Royal Navy fuel depot - The Seabank tank farm continued to serve the fuel depot after the removal of the Cromlet tank farm, and oil tanks which served the fuel depot still remain within the large Seabank tank farm, which is still present on the site today.
All features, including the pump houses, ditches and earth banks which surrounded the facility were visible on RAF aerial photographs taken in 1946, which showed the area south of the railway.
The MoD sold the Seabank oil tank farm at the same time it sold the Admirality Pier. The MoD offered both up for sale together, one as the “benefit” – the pier and one as the “burden” – the tank farm, meaning that in effect there could be productive use of the pier, but it was expected the tank farm was to be a problem, which basically the MoD didn’t want to retain due to the potential cost of either restoring it to some sort of use, regenerating it or decontaminating it. Since the sale of both, the pier has been used in a joint venture by Cruise Highland (50% Bannermans who purchased both and 50% the C.F.P.A.) The Admirality Pier has brought in considerable profit over the last few years. This year the Cruise Highland partnership has been dissolved as the new Port of the Cromarty Firth plan to extend your own holdings to include a new pier to invite the cruise ships into.
The Bannermans have never taken forward any initiatives with the tank farm and it has lain derelict for all these years. Of some concern is the fact that, although fenced off, there are several holes in the fence, made my children and those who wish to walk their dogs on the tank farm and cut across the town from one end to the other, as a quicker route. It provides a direct route from Inverbreakie and Seabank to the Academy for school children, that many still use.
It is a worry because where tank 13 was bombed there is a large put of stagnant water, that children have been seen skating on when iced over in the winter. Also children have accessed the top of the tanks with their weak structured asbestos roofs; as well as found using the old pump house as an adventure playground and skate park. None of the above is acceptable, but seems to fall within the remits of the Council’s Environmental Health and the Health & Safety Executive, the former – it is causing no noise or nuisance issue and the latter, it is not a working operational site, so does not fall within the HSE either.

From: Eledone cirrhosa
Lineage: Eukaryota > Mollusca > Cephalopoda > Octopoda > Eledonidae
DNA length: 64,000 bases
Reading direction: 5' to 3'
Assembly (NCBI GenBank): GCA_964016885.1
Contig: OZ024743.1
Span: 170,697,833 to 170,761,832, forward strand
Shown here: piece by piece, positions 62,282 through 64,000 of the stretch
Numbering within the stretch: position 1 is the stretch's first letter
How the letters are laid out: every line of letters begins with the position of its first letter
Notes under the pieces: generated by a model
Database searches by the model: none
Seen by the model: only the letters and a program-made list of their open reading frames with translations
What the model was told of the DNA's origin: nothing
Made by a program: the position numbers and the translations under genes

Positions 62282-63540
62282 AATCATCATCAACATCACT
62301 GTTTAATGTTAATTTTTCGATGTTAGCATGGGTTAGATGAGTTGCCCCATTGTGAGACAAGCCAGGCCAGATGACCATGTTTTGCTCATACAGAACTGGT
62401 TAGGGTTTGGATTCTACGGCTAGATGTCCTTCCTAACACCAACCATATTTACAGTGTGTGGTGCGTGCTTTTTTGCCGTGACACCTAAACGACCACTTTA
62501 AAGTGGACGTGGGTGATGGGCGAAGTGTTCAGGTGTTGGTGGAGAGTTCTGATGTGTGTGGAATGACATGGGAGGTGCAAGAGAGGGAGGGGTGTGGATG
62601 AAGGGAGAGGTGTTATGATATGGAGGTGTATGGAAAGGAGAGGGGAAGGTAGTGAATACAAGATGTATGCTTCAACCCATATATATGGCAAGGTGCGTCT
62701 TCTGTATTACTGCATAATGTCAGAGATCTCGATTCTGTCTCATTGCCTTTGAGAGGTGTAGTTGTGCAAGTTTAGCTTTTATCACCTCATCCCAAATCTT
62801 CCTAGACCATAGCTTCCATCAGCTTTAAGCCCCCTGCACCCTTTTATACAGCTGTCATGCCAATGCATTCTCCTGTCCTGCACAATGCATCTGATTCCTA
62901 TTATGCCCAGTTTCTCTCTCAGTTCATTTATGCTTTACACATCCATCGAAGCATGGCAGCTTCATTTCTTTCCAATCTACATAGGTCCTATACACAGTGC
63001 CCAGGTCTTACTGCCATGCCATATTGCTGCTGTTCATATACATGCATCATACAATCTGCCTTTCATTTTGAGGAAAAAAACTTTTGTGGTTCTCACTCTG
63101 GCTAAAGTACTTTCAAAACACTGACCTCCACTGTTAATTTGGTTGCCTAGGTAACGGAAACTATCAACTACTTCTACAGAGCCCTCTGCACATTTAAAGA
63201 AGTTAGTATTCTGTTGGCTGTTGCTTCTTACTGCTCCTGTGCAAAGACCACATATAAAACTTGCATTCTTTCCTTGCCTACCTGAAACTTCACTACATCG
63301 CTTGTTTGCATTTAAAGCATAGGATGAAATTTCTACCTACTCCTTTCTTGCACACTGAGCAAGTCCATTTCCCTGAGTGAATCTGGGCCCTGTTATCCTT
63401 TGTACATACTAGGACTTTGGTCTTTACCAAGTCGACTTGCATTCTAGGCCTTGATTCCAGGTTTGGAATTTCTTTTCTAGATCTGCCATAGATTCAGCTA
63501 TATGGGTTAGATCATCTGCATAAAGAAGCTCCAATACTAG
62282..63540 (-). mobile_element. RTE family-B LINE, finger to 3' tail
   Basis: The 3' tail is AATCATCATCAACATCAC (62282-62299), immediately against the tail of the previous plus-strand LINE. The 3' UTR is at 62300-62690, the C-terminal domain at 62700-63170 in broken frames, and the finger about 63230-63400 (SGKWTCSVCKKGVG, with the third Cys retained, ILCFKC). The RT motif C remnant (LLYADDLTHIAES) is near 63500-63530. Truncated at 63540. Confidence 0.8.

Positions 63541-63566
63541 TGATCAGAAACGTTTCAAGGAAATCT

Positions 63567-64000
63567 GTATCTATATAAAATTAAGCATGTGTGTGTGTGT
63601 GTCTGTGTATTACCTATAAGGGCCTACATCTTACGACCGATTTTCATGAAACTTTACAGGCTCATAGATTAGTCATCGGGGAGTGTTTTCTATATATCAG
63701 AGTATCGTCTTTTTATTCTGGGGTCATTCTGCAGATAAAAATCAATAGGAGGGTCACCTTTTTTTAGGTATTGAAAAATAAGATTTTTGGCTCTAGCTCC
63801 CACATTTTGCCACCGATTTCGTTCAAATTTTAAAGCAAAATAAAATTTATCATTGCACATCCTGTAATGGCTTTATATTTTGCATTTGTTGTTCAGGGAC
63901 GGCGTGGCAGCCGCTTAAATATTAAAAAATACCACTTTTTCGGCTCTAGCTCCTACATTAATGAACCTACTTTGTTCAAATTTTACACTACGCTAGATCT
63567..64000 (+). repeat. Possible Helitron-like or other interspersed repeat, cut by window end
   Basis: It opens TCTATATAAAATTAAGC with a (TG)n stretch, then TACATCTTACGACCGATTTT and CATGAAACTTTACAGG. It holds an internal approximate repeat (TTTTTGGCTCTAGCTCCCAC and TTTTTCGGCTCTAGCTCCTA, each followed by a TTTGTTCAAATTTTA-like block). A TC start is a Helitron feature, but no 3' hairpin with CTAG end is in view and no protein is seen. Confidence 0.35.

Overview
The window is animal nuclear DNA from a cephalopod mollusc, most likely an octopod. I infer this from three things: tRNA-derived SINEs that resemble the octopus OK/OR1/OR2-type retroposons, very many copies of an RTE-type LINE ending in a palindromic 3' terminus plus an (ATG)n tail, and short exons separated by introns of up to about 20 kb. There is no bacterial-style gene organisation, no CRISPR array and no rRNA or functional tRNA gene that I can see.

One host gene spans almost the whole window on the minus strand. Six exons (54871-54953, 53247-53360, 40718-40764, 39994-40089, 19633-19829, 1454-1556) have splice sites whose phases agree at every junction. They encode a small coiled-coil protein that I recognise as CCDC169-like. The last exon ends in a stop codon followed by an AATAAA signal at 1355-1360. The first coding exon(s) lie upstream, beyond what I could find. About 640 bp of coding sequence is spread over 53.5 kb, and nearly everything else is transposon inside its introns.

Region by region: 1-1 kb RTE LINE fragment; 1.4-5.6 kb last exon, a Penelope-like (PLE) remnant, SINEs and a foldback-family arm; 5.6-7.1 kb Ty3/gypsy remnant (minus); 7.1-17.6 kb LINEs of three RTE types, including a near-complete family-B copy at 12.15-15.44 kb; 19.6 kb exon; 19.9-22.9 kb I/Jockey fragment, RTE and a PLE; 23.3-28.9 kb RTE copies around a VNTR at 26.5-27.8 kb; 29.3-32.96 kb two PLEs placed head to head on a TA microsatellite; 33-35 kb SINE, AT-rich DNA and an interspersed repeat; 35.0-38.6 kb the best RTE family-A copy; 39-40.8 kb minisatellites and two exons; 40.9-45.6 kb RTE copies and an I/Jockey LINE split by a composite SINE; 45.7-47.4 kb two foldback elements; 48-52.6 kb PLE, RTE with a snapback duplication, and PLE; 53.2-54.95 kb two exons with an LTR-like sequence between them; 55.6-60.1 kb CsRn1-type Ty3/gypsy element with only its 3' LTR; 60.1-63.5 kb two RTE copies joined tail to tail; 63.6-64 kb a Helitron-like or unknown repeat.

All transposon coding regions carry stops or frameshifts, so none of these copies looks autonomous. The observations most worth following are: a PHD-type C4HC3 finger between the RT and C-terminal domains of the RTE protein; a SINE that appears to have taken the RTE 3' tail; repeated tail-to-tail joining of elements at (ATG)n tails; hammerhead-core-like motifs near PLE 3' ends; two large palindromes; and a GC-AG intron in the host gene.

Currently, I am exploring ways to make the owners more accountable for preventing access, but this is not easy. I am worried that a child could seriously injure themselves or worse.
Initiatives to Regenerate the Tank Farm
In or around 2012 the Scottish Government provided a fund to Councils, called the Vacant and Derelict Land Fund, whereby Local Authorities could identify areas of land that needed to be brought back into use. The Seabank tank farm was a subject of one of these schemes and the local Members, myself (Cllr Maxine Smith) and Cllr. Martin Rattray worked closely with the Council’s Planning & Development department to take forward this initiative.
An Independent consultancy was invited to run the project, but £200,000 later, they printed a thick report on possible uses for the tank farm (although we could have done that for them!); but it lacked what was really needed, which was the evidence of the amount of contamination on the site. Bannemans had liaised with the consultants over the time of their research but would not give permission for their site to be tested for levels of contamination. Therefore the project fell at the final hurdle.
The Council are convinced that the site is contaminated and estimated a clean up cost way back then of circa £2.5million, but that was several years ago. Increasingly standards are higher for clean ups so this figure has probably significantly increased. Had the owners realised their liability and cost of a clean up, they might have considered off-loading their site to the Council for a nominal sum, as the Council may have been in a position to seek grant funding for is decontamination. Unfortunately, this did not happen and the site remains a) contaminated, b) dangerous and c) a blight on the landscape of Invergordon, but moreover holds back the town from any significant development.
Suggested uses for the farm were housing, landscaping, woodland, hotel, tourism, retail, leisure and anything else that may spring to mind, but importantly it would provide valuable land to improve and regenerate Invergordon for the future.
Currently I (Cllr. Maxine Smith) am working on a project with a Windfarm Developer to take forward a community windfarm, which would give 50% benefits of the profit to the townspeople – the land on which the proposed windfarm sits is owned by the same owners of the Seabank Tank Farm. It is hoped that in communicating with them over the windfarm and taking forward a successful profitable project for all, that the Bannermans would negotiate on future uses of the tank farm, and work with me and the community to find a positive use for the massive land mass of 22.5 acres.